4th Sunday of Advent: Luke 1:39-44

Mariotto Albertinelli, The Visitation, 1503, Uffizzi, Florence

Mariotto Albertinelli was a pupil of Cosimo Rosselli and then worked in a studio in collaboration with the artist who under the influence of Savonarola became Fra Bartolommeo. However, after a brief falling out over Savonarola, they continued in collaboration into the 1500s. This particular work was commisioned by the Congregation dei Preti, by Orsanmichele but not for their own church but for an altar for the oratory of the Confraternity of the Visitation. It is dated 1503.  Its a remarkable subject to choose for an altarpiece, where normally some more visible image of Christ is found in view of the eucharistic function, though certainly the Visitation expresses the theme of the Incarnation. The confraternity had links with Savonarola and it may be the image is  intended to convey the theme of simplicity which featured in Savonarola’s preaching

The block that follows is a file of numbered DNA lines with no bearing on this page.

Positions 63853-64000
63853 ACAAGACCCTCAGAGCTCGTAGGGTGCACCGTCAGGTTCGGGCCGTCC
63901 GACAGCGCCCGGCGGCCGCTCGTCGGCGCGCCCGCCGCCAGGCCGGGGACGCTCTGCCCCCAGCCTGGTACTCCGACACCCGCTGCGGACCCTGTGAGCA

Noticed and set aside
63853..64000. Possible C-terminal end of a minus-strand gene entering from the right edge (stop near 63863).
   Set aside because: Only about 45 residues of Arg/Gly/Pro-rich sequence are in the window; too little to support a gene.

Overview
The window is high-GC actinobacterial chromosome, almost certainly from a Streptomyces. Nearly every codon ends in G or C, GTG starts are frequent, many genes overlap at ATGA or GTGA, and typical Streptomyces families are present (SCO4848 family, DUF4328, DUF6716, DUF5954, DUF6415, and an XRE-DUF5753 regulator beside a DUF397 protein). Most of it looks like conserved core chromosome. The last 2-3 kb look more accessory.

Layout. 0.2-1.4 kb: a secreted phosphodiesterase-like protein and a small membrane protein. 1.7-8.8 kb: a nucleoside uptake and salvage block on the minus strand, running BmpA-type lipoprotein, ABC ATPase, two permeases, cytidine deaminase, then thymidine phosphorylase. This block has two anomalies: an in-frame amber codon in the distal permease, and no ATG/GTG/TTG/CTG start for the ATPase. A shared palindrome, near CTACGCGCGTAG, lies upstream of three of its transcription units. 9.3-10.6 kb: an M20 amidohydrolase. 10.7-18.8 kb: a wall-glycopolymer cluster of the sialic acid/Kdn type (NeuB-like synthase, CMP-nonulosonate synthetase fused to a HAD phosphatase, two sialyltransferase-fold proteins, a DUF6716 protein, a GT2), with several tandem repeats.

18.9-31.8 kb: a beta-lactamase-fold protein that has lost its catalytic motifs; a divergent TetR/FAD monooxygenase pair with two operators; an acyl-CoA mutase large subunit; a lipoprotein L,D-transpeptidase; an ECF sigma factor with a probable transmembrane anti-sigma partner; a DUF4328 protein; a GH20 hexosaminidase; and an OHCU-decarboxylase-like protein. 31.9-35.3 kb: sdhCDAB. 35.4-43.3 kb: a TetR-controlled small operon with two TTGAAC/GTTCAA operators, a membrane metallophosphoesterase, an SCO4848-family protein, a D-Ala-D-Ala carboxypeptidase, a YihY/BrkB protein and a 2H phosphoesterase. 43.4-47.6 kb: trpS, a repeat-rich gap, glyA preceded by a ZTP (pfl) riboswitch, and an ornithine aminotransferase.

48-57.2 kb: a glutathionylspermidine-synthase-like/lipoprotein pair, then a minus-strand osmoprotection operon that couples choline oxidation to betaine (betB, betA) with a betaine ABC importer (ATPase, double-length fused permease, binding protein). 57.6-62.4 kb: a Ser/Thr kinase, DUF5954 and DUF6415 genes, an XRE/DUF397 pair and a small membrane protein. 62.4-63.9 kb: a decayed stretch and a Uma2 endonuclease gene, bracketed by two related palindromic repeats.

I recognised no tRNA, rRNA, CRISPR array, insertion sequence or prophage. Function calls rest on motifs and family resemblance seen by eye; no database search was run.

The arcade functions as a frame and a foil and offers some continuity with the real architecture of the setting, just as the arch of the frame echoes that in the painting. However, it also functions as a fictional setting or stage into which living action and Gospel drama has entered, a symbol of the old creation being transformed by the new.

Possibly, Albertinelli relied on Fra Bartolommeo for the monumental design, though it is distinct from the latter’s normal solid pyramidal layout and may be his own. The rounded forms and saturated colour are both characteristic of Albertinelli at this time. Here, there is a pyramid created, but it is a hollow one at the centre of the painting between the figures, to which the eye is drawn, the space between the wombs of the two women. Only their hands joined in friendship are found at this central point, a space full of the Spirit, which unites them and the two infants in their wombs.



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